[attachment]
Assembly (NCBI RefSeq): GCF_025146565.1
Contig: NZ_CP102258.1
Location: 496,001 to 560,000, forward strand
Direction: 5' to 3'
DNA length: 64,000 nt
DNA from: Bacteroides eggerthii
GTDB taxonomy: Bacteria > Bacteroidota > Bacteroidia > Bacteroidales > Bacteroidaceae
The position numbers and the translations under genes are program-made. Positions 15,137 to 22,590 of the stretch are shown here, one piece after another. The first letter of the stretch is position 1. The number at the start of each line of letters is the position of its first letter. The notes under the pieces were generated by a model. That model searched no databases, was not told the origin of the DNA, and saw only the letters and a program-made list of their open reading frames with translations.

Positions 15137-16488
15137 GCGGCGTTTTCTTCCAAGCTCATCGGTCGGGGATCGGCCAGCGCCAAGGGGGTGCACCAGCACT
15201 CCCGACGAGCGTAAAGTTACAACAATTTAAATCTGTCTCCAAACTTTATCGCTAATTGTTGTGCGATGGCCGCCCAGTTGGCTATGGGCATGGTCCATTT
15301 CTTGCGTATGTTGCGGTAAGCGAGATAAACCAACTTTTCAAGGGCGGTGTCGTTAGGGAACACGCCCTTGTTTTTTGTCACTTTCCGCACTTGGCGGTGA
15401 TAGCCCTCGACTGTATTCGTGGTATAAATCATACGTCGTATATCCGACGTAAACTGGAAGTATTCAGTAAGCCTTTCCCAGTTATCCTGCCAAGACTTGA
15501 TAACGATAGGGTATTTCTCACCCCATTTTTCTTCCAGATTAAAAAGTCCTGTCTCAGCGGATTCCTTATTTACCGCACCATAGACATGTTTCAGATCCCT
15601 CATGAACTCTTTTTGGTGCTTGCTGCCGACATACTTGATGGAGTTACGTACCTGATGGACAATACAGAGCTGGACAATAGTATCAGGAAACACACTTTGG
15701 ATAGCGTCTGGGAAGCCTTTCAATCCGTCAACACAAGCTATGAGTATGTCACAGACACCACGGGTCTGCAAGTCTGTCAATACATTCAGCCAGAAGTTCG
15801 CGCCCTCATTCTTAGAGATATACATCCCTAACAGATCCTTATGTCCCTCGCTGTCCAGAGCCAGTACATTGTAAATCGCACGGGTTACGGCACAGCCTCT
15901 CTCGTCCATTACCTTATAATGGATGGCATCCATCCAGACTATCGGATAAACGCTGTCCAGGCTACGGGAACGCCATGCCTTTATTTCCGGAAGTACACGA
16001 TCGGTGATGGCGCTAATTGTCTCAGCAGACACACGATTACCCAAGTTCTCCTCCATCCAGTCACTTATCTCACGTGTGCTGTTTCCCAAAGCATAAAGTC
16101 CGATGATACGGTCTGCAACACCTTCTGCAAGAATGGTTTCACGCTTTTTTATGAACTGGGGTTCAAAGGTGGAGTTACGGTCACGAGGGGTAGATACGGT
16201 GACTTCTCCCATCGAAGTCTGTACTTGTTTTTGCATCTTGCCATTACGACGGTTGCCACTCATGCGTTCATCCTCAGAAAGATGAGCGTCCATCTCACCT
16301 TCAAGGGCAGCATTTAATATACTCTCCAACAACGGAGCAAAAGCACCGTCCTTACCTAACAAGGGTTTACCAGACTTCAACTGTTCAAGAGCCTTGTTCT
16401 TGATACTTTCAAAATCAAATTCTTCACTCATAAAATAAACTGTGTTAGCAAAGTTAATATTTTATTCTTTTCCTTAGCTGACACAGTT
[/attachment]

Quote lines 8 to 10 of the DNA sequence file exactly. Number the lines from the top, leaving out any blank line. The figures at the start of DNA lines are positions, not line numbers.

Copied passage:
The position numbers and the translations under genes are program-made. Positions 15,137 to 22,590 of the stretch are shown here, one piece after another. The first letter of the stretch is position 1. The number at the start of each line of letters is the position of its first letter. The notes under the pieces were generated by a model. That model searched no databases, was not told the origin of the DNA, and saw only the letters and a program-made list of their open reading frames with translations.

Positions 15137-16488
15137 GCGGCGTTTTCTTCCAAGCTCATCGGTCGGGGATCGGCCAGCGCCAAGGGGGTGCACCAGCACT